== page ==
Scott Pilgrim vs. the World | Film Reviews | Salt Lake City Weekly
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Scott Pilgrim vs. the World

Scott Pilgrim vs. the World captures the quirky energy—but not the soul—of its source.


  • Scott Pilgrim vs. the World
In Edgar Wright’s adaptation of Bryan Lee O’Malley’s cult-hit Scott Pilgrim graphic novel series, the visuals pop with jagged panel-break split-screens and straight-outta-Batman on-screen sound effects. Key lines of dialogue and every significant plot point are snatched precisely from O’Malley’s text, and the Toronto setting is retained. The flashback sequences even incorporate O’Malley’s distinctive manga-esque illustrations. On the surface, Scott Pilgrim vs. the World seems like a meticulously faithful adaptation—the operative phrase being “on the surface.”

It’s a tricky thing, this notion of “fidelity” to source material. When a text is known and adored in the popular culture, like Twilight or Harry Potter, fans will tolerate nothing less than slavish devotion to the stories they already love. But usually they’re thinking about that slavish devotion only in terms of basic story arc—not necessarily the way tone and pacing can affect that story arc. Scott Pilgrim vs. the World finds Wright delivering all the quirky energy of the print version, without always finding the distinctive rhythms that gave the story its soul.

He’s still telling the funky tale of Scott Pilgrim (Michael Cera), a post-collegiate Canadian who’s “between jobs” and spending his time with his bandmates in the punk-ish trio Sex Bob-omb. He has just started a relationship with 17-year-old high school student Knives Chau (Ellen Wong) after a long recovery from a bad breakup, when he spies—first in his dreams, and then in a library—Ramona Flowers (Mary Elizabeth Winstead). She’s off-beat, she’s beautiful, she’s everything Scott wants—and she has seven evil exes who Scott must defeat in battle before he’s worthy of being her boyfriend.

That wild notion of Scott’s life essentially being represented as a video-game was one of O’Malley’s most ingenious conceits, and Wright latches on to it from the moment the Universal Studios logo appears in pixilated form, the music taking on the tinny electronic ping of a vintage arcade game. When Scott fights the evil exes, it’s not just a fistfight; it’s an epic heroic ninja brawl, with punches and kicks sending people crunching through walls, and defeated victims exploding into showers of coins. Wright embraces all the visual gags that device offers him, like the character descriptions that appear next to people, and the status bars that can represent either the amount of energy left in one of Scott’s adversaries, or the amount of pee Scott has to empty himself of.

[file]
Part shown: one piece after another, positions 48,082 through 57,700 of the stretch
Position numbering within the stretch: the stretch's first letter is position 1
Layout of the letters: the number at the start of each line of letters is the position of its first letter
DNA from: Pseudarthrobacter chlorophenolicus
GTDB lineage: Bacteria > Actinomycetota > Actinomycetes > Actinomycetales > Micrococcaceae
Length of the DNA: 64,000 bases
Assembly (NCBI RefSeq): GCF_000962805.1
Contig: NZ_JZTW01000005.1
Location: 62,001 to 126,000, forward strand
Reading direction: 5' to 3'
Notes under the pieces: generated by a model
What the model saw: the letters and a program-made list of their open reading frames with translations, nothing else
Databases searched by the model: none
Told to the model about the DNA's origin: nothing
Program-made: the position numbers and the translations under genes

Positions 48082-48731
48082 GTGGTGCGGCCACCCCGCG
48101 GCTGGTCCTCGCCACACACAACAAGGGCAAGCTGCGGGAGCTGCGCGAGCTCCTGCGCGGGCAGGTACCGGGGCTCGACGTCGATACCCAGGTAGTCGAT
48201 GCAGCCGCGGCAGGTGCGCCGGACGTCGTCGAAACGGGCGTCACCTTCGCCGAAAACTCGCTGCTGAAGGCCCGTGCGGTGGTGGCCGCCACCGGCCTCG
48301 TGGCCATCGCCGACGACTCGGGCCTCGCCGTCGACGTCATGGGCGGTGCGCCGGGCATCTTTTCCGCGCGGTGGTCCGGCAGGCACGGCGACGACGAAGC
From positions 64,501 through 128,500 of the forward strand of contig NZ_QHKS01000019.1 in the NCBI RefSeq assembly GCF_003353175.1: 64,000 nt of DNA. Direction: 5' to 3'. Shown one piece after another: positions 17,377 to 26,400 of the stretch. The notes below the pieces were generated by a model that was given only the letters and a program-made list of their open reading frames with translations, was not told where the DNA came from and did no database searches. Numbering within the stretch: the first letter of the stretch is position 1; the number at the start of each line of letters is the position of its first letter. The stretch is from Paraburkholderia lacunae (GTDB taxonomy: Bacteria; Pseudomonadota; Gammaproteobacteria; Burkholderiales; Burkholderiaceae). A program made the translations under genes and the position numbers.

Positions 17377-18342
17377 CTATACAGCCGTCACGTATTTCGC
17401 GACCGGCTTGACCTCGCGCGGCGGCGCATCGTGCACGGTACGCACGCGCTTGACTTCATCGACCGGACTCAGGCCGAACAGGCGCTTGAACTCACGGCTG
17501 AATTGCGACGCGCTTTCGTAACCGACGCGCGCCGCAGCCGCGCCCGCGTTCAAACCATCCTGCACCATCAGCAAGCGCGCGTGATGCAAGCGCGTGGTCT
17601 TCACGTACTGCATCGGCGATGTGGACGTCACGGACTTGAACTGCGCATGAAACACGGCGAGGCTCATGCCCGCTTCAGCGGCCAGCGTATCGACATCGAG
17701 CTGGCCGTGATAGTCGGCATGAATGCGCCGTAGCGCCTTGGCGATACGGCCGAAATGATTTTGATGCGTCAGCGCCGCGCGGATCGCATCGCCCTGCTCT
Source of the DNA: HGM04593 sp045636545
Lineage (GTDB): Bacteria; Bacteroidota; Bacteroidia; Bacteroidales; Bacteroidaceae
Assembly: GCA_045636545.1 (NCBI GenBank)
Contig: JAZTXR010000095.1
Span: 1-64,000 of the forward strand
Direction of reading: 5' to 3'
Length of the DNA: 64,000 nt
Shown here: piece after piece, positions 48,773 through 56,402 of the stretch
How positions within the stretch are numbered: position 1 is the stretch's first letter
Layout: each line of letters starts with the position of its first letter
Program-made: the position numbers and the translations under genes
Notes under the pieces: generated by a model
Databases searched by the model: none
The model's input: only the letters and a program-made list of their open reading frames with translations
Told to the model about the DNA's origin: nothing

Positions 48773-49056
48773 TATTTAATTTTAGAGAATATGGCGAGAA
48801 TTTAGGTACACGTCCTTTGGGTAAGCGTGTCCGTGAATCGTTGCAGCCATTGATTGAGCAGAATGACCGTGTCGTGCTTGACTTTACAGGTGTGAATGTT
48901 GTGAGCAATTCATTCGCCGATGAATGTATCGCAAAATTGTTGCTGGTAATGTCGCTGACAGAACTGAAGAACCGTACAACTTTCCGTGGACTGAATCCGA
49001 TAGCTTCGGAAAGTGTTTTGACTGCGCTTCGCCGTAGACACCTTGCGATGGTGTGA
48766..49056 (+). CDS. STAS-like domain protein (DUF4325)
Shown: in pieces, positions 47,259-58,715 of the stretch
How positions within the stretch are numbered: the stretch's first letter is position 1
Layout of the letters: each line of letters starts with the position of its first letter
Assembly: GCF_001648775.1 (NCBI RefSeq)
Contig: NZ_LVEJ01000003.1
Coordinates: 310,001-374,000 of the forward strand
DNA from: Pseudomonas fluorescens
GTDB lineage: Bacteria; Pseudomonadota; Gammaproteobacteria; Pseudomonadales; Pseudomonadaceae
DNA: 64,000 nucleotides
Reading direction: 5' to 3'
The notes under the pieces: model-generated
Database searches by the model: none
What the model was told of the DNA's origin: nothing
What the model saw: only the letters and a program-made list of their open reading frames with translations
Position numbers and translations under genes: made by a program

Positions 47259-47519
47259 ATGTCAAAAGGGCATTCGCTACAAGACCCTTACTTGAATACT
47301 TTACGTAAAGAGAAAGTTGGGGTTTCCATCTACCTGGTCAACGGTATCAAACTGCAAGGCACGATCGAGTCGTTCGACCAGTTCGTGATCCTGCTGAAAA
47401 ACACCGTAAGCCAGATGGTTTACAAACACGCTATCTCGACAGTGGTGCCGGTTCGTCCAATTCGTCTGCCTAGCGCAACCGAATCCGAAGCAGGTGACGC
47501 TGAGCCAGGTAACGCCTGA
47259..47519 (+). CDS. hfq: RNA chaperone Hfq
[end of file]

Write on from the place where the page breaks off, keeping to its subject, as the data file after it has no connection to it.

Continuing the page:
Wright is so fond of these gimmicks, in fact, that he seems unclear on when he doesn’t have to use them. The ringing of a phone is accompanied by seeing the word “RIIIIIIIING”; Scott’s demoralized thunking of his head against a telephone pole apparently demands a similar visual representation of “THUNK.” From start to finish, Wright appears determined to pack every frame with goofy bits of comic-book-ish business.

And that’s where he misses out on one of the key elements of the Scott Pilgrim books: the deliberate lethargy of huge swaths of them. Scott’s a fairly pathetic character at the outset, and Cera certainly has a gift for casual self-deprecation. But the series is Scott’s journey toward seeing his life as worth living fully between earth-shaking battles—and as challenging as it might have been to allow parts of Scott Pilgrim vs. the World to poke along like an early Richard Linklater film, that’s really what Wright should have been aiming for as he moves toward Scott’s learning moments.

He still puts together a funny and entertaining piece of work. The casting in particular is terrific, from Anna Kendrick as Scott’s sister to Kieran Culkin as his gay roommate, with hilarious turns by erstwhile cinema superheroes Chris Evans and Brandon Routh as two of the evil exes in need of dispatching. Wright finds some great material when he introduces his own additions to O’Malley’s universe—a cadre of stunt-double henchmen for Evans’ cocky actor; a mid-battle Bollywood break; a laugh track for sitcom-style punch lines—and the action is gloriously over the top. It’s just hard not to wish that Wright had opted not to keep the attitude amped up for a full 113 minutes. For all its wild and enjoyable humor, Scott Pilgrim vs. the World could have been more about a guy growing up to discover that being hip and edgy isn’t everything.



Michael Cera, Mary Elizabeth Winstead, Ellen Wong
Rated PG-13

Scott Renshaw: